the highest point on the trip, the landscape turned dark and eerie. The
short, brown tundra had patches of snow everywhere. The lakes were an
amazing turquoise color and the glaciers hung like clouds on the earth.
The views were incredible at the village of Goyko (15,580'). I saw Cho
Oyo for the first time, never considering that I would climb it only
18 months later! At one point high on Goyko Ridge, I could see four of
the eight highest peaks on earth: Everest, Lhotse, Makalu and Cho Oyu.
Our plan was to cross the Ngozumpa Glacier; hike across the Cho La Pass
(17,780') to a campsite beneath the north wall of Cholatse but deep snows
made the pass difficult and we had several members of our team suffering
from altitude sickness so we returned back down the Goyko Valley and
focused on the village of Gorak Shep (17,000'), nestled under the summits
of Pumori and Nuptse. After the coldest night of the trip (-10F), we
left before sunrise for close-up views of Everest from Kala Patar. It
was difficult at the time but in hindsight the climb was simply slippery
with ice on the loose gravel covering this 18,192' peak. In any event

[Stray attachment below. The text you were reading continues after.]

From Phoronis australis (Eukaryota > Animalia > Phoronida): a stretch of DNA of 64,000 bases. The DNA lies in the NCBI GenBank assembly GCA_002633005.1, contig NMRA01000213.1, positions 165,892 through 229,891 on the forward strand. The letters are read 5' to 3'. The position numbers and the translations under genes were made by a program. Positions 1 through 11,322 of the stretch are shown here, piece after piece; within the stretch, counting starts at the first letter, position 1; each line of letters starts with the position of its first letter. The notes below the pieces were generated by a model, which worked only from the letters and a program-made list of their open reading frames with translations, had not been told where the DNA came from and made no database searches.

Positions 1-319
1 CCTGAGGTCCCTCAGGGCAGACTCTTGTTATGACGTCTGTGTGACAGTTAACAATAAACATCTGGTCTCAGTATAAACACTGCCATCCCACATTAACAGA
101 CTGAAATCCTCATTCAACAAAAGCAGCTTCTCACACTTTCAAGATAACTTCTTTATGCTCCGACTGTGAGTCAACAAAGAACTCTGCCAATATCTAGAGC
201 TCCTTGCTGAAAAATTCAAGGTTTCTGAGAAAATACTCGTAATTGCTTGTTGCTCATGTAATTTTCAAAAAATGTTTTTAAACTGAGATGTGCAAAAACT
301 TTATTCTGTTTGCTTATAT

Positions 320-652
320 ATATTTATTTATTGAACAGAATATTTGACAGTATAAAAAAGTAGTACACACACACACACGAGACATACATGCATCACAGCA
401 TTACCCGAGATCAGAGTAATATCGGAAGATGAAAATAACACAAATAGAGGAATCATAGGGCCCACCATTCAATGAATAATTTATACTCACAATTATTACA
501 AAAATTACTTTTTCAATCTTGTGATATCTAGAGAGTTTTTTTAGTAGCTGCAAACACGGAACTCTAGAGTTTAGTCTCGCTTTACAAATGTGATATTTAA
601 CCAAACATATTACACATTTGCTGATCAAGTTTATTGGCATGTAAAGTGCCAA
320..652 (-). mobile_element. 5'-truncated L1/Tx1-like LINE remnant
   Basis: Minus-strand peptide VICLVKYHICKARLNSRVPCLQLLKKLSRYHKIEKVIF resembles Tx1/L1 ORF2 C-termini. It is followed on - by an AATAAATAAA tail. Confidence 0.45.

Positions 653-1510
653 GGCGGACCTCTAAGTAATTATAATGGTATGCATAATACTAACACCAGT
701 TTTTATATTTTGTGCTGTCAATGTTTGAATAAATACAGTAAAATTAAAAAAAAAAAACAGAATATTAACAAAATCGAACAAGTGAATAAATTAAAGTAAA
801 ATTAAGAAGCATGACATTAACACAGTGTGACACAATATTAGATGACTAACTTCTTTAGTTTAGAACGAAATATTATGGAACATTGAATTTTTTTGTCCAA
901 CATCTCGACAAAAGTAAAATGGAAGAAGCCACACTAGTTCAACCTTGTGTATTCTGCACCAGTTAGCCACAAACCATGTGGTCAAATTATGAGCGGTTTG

it was my highest climb ever at the time and I was quite proud to stand
From the summit of Kala Patar, we hugged, took pictures and celebrated
the wonderfully clear views of Mt. Everest. It was a clear, cold day
with only the clouds generated from the jetstream hitting the Himalayan
peaks adding color to the azure sky. From the summit, we could see the
Khumbu ice fall sliding down the slopes of Everest and the famous mountaineer's
A couple days later, we hiked to Everest base camp. Following the lower
part of the Khumbu glacier, it took several hours to reach base camp.
It was just as advertised: an ocean of colorful tents randomly laid on
top of tiny, medium and huge sized boulders. Music played loudly and
climbers walked around easily in the thin air. Satellite dishes sat outside
tents and yaks looked at you for a generous handout. This was THE base
camp and again, I felt honored to be there.
We soon left for another valley in the Khumbu, the Chhukhung Valley and
a hike to Chhukhung Ridge (18,300'). This was the most desolate part
of the 21 days. Few villages, almost no other trekkers, just us. This
is the route to the "Trekking Peaks" of Island and Mera, both
over 20,000' and a great experience for those not wanting to tackle serious
alpine mountaineering but still wanting to summit a Himalayan 6,000 meter
mountain. We camped on a cloudy, dark night at Chhukhung and prepared